Over 70 percent of people who use Facebook for iPad played a Facebook-connected game in the past 90 days, so the company is helping them discover or re-engage with games through a new homepage sidebar it starts testing today on its iPad app. It includes social notifications for native mobile and Facebook web games you already play, video trailers for games you don’t, plus Trending news articles and Trending videos popular with your demographic.
The growth opportunities could entice more developers to integrate Facebook into their games, and Facebook plans to eventually sell ads for games in this space. By filling the extra screen space with what tablet users love, Facebook hopes its home on iPad can become a more essential part of people’s lives … even if that means bouncing them into other apps or showing them YouTube videos.
“It was sort of obvious once you look at the data about how people are actually using tablets for,” Facebook’s head of North American games partnerships Dan Morris tells me about the change. Though Facebook will initially roll it out to a subset of iPad users as a test, it plans to give it to everyone soon. The change will finally give Facebook for iPad some exclusive functionality, making it more than just a bigger version of the iPhone app.
For now the test will run to iPad users in the U.S. but eventually is likely to reach all iPad users. There are no immediate plans for a smartphone version of the sidebar, but something similar could be tucked into a sub tab since there isn’t space to display it all the time.
Facebook’s Place In Mobile Gaming: Ads
Facebook spent years fumbling when it came to mobile gaming, as it lacked its own mobile operating system developers could build on. It launched an HTML5 app platform in an effort to compete with Apple’s iOS App Store and Google Android’s Play store, but the mobile web standard was too weak to attract developers.
But then in 2012, Facebook found a huge money maker in the form of mobile app install ads. The proliferation of apps overwhelmed the iOS and Android stores, leaving devs desperate for ways to grow. Facebook leveraged its massive mobile engagement and targeting data to sell developers News Feed ads that score them downloads. These app install ads are the key to Facebook going essentially zero revenue on mobile to earning 59 percent of its ad revenue there, or $1.3 billion in Q1 2014 alone.
Now Facebook is using its new iPad app sidebar to simultaneously help users find games, lure iOS and Android game developers into adding Facebook integrations, and open up more app install ad space.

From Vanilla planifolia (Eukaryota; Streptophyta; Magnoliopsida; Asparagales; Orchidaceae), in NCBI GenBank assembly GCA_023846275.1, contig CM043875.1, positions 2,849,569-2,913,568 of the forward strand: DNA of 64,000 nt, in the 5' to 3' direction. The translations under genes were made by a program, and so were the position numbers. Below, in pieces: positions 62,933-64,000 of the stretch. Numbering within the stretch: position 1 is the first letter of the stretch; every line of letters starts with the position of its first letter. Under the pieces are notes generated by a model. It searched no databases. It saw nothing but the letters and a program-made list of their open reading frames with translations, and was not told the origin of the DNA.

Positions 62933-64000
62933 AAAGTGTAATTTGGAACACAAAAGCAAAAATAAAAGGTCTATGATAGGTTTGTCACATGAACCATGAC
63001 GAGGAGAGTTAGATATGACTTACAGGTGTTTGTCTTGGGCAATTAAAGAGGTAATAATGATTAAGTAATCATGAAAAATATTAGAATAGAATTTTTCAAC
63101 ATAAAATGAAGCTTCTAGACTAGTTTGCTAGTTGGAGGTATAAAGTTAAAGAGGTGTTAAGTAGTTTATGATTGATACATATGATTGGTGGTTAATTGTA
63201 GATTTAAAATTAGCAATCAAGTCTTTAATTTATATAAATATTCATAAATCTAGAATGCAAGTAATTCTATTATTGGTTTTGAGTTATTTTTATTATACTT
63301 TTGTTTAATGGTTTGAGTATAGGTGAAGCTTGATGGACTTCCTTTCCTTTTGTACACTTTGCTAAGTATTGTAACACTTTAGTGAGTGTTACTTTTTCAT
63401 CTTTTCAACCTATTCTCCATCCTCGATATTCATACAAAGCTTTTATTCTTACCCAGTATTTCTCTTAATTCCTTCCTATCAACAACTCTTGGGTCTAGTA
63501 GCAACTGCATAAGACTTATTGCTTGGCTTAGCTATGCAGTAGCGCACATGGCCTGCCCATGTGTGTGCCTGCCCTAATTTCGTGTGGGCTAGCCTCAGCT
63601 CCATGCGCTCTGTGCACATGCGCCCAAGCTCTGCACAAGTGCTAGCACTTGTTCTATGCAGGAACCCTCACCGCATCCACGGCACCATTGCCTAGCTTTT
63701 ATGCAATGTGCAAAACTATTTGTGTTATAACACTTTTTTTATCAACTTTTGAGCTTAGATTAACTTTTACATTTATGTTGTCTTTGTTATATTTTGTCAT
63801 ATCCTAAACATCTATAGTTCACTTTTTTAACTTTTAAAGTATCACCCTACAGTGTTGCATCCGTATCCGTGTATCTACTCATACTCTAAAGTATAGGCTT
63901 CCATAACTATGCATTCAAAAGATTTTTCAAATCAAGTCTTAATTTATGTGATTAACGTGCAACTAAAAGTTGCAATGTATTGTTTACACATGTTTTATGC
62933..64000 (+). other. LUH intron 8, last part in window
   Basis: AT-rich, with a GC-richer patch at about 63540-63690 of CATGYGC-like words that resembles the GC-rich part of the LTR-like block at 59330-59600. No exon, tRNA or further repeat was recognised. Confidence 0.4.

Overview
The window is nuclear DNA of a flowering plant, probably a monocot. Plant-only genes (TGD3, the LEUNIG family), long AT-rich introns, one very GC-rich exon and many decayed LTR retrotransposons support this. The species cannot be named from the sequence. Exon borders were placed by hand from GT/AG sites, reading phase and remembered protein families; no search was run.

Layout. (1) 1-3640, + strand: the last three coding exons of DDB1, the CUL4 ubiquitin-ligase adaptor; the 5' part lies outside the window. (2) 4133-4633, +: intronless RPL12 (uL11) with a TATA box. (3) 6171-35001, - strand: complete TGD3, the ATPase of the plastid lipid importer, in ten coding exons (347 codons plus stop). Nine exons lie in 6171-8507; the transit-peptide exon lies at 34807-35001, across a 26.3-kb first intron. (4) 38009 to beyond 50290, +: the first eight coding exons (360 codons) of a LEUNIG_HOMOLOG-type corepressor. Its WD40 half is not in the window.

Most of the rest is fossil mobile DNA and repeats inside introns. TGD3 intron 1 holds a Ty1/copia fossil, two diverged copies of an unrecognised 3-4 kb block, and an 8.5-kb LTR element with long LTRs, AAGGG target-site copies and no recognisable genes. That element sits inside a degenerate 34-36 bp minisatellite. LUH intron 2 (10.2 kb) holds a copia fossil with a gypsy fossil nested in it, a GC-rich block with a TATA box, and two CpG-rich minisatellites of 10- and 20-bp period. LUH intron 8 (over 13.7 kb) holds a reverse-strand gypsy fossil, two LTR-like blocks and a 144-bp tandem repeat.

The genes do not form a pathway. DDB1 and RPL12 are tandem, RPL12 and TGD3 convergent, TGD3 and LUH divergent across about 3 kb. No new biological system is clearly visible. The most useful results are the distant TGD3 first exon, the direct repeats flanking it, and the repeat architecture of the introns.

Developers with games built on Facebook’s desktop canvas platform or that offer a Facebook login option in their native mobile apps are eligible for free promotion in the iPad sidebar. They’ll just need to register and have uploaded a trailer video for their game. Facebook can then display them in one of two places in the sidebar.
Seducing Developers With Promotion
The first is Popular Games. This section shows off the video trailers for games Facebook thinks you might want to play. Watch the trailer, and if you like it, click through to download or sign up for the game. Presence here will be free for now, but when I asked, Morris admitted “There will be ad units somewhere down the road. We definitely envision allowing developers to promote their apps with some ad element. But for now we’re just trying to do good for mobile developers and mobile gamers.”
The second opportunity is My Games. This shows people in-app notifications for games they already play, which Facebook knows about through the data it collects from its log-in system. These could include friend requests, someone asking for help with a level, or a notice that it’s their turn to move. Morris tells me these alerts have been scattered across the Facebook notifications channel and News Feed stories, but My Games in the iPad sidebar creates “a meaningful social hub” for your games. These are effectively re-engagement notifications, which could be very valuable to developers since a download is only half the battle. They struggle to keep people playing their games.
Both of the free and paid growth opportunities in the sidebar could convince devs to offer Facebook Login as an alternative to creating a special account and password for their games, or a way to share to Facebook. In exchange, Facebook gets more insight into what its users do outside its walls, which aids ad targeting, and gets more content shared back to its News Feed where it monetizes eyeballs with ads.
Trending Entertainment, Too
Beyond games, the sidebar houses two other sections. One is a mobile version of the Trending topics sidebar inspired by Twitter that Facebook launched on the web early this year. Rather than just some cryptic word or hashtag leading to a list of mentions like on Twitter, Facebook’s trending topics come with short descriptions explaining why they’re popular. Clicking through provides a canonical link to a news story about the trend, as well as mentions by your friends and other news outlets.
Fresh for the iPad sidebar is Trending Videos. This offers in-line playable videos that Morris tells me are popular with your demographic, so in my case, 25- to 35-year-old males in San Francisco. The section takes advantage of the willingness of users to watch videos on the bigger-screened iPad, which is often connected to Wi-Fi. Even if the videos come from YouTube or Vimeo, which can show their own pre-roll or overlaid ads, Facebook could earn money if users come to its iPad app to watch them.
Together, the gaming and trending sections of the iPad sidebar could make Facebook’s Apple tablet app a place to go especially for entertainment, not just friends. And by becoming a more important portal to app downloads, Facebook gets to coin off its own little kingdom amongst the realm of iOS and Android.